Supertalk Mississippi

Supertalk Mississippi, also known as The Super Talk Mississippi Radio Network or simply Supertalk, is a statewide, commercial news and talk radio network based in Jackson, Mississippi. Its flagship station is WFMN (Flora/Jackson). Supertalk Mississippi was launched in July 1997, via WFMN. It simultaneously debuted on WFMM (Sumrall/Hattiesburg). Jackson-based TeleSouth Communications now owns WRQO, as well as its non-Supertalk Mississippi sister stations, WDXO/92.9 (ESPN Radio) and WOEG/1220 (urban gospel). WDXO and WOEG are both licensed to Hazlehurst.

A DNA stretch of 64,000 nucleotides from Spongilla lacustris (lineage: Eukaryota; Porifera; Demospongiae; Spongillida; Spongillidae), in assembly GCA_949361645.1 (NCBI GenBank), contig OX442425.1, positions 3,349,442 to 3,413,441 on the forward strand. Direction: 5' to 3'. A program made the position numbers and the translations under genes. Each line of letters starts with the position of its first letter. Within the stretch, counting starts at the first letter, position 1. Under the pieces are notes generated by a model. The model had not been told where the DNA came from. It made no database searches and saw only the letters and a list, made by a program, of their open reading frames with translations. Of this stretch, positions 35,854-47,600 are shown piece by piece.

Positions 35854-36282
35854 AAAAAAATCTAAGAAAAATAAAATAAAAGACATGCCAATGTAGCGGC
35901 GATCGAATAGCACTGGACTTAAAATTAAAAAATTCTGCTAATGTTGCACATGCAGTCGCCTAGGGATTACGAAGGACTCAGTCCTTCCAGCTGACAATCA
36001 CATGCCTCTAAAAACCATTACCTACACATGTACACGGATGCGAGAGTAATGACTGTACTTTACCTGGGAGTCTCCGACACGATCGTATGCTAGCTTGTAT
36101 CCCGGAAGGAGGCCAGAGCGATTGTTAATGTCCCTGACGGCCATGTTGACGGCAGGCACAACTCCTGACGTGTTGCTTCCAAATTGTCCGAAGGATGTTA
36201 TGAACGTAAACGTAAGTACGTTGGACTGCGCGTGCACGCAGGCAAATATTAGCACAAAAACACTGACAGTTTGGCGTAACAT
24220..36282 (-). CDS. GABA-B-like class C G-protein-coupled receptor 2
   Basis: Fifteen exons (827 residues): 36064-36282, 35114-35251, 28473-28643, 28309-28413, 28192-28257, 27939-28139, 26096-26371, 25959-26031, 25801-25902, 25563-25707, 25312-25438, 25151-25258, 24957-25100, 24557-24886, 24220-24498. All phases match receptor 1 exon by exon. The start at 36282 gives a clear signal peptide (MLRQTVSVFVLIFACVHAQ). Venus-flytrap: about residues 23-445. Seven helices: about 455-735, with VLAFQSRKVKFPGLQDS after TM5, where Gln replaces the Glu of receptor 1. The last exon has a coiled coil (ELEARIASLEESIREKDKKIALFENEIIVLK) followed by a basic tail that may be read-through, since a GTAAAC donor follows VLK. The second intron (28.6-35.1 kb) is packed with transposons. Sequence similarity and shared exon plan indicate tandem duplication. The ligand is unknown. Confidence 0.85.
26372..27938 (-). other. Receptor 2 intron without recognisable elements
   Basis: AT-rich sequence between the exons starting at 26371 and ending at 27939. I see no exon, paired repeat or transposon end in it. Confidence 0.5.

The New York Times Non-Fiction Best Sellers of 2007

This is a list of adult non-fiction books that topped The New York Times Non-Fiction Best Seller list in 2007, in the Hardcover Nonfiction category.